ISPRS Annals of the Photogrammetry, Remote Sensing and Spatial Information Sciences
Publications Copernicus
Articles | Volume X-1/W1-2023
05 Dec 2023
 | 05 Dec 2023


S. Bijou, L. Kupková, M. Potůčková, L. Červená, and J. Lysák

Keywords: Green Attack, UAV, Multispectral, Bark Beetle, Norway spruce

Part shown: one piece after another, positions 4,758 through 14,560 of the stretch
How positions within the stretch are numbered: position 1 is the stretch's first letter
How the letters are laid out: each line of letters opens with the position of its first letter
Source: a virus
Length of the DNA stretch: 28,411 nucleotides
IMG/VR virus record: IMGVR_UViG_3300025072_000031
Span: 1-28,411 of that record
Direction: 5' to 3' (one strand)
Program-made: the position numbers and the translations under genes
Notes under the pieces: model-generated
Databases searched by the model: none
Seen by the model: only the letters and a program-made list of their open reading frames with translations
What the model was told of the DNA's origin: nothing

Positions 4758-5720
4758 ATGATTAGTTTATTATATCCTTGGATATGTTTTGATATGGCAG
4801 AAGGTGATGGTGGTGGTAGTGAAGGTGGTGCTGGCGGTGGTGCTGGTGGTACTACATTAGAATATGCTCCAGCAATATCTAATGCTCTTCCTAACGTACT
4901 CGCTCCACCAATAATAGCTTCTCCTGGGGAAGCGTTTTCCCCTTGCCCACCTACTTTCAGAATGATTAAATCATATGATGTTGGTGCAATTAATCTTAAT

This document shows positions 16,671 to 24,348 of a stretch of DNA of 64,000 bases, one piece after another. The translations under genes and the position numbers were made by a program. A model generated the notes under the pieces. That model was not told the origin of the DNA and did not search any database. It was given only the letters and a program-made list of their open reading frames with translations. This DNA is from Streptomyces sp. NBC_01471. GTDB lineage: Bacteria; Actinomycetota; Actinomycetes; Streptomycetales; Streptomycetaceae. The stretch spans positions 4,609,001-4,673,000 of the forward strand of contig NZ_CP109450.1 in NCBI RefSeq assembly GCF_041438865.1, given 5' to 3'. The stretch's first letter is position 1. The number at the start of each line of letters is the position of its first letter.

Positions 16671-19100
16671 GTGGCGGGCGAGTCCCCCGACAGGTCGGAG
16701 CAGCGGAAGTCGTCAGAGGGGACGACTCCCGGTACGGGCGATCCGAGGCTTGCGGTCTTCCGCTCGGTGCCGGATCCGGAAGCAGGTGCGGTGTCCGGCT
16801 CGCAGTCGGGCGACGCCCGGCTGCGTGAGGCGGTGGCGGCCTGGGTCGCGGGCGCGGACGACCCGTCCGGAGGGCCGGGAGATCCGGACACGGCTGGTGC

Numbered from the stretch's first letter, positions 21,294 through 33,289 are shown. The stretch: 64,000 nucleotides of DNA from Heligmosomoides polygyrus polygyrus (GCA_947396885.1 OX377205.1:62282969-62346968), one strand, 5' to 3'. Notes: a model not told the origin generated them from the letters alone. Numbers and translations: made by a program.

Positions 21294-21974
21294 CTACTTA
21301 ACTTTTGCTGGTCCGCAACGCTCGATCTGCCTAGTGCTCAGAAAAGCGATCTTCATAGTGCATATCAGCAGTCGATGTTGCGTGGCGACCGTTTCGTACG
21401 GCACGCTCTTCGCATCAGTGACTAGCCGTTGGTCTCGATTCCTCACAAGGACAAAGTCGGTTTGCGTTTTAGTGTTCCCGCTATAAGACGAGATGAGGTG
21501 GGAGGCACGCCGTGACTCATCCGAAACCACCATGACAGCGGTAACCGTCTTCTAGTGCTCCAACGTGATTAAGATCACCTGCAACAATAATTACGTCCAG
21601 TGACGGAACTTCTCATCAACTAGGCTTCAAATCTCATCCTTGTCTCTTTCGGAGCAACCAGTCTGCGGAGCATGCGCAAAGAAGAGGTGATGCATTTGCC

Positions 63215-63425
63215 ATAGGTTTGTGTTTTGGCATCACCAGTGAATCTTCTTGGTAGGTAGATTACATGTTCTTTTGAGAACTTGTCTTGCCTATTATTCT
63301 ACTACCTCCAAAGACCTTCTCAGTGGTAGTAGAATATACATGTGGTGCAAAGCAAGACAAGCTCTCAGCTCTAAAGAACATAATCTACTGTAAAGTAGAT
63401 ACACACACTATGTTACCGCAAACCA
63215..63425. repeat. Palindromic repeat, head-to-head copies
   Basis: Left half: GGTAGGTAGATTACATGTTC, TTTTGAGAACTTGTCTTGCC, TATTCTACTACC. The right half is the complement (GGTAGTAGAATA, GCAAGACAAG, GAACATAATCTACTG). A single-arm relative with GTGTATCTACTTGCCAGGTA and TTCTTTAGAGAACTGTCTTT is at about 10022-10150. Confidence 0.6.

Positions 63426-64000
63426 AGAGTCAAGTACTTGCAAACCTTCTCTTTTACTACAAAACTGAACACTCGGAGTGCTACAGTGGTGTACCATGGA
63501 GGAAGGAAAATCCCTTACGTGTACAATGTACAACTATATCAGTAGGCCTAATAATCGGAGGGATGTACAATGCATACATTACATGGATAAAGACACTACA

Abstract. Forests have always been a major concern for public authorities given their significant role as a resource for timber production, as well as for climate regulation. The infestation of bark beetles poses a challenging problem in forests, causing tree mortality, reduced timber quality, and ecosystem disruption. Multispectral imagery (MS) captured from unmanned aerial vehicles (UAVs) are increasingly employed for forest health assessment and have been extensively used to map the tree mortality caused by bark beetles. However, its utilisation for the identification of the initial stage of infestation known as "green attack" when infested trees do not display any visible symptoms yet, is still uncertain. This study is innovative in the ways it works with so far rare dense and comprehensive time series of MS UAV imagery starting in the initial month prior to the infestation and before the development of the Bark Beetle (BB) infestation visual symptoms, aiming to evaluate the detectability of bark beetle (Ips typographus L.) green attack. The study area predominantly covered by Norway spruce (Picea abies (L.) Karst.) is located in the Krkonoše Mountains National Park, in the Czech Republic. From May to August 2022, a total of nine MS UAV datasets were acquired with a DJI Phantom 4 MS sensor. The research question is whether infested trees exhibit significantly different changes in the spectra compared to healthy trees at an early stage. The detectability of green attacks was statistically investigated along with the underlying factors (flowering, growth of new shoots) that can affect the accuracy of detection. The results showed a distinct reduction in tree vitality of the infested trees in the late summer season and later stages of infestations. Based on our findings, we conclude that the proposed methods using UAV MS images can be employed to map local infestations and evaluate the tree vitality throughout the season, but the early detection of the green attack stage (in the absence of visible symptoms at the crown level) of Bark Beetle infestation from UAV MS data remains unfeasible. The precision of the detection using statistical methods can be further investigated using a time series of UAV hyperspectral images that offer a higher spectral resolution.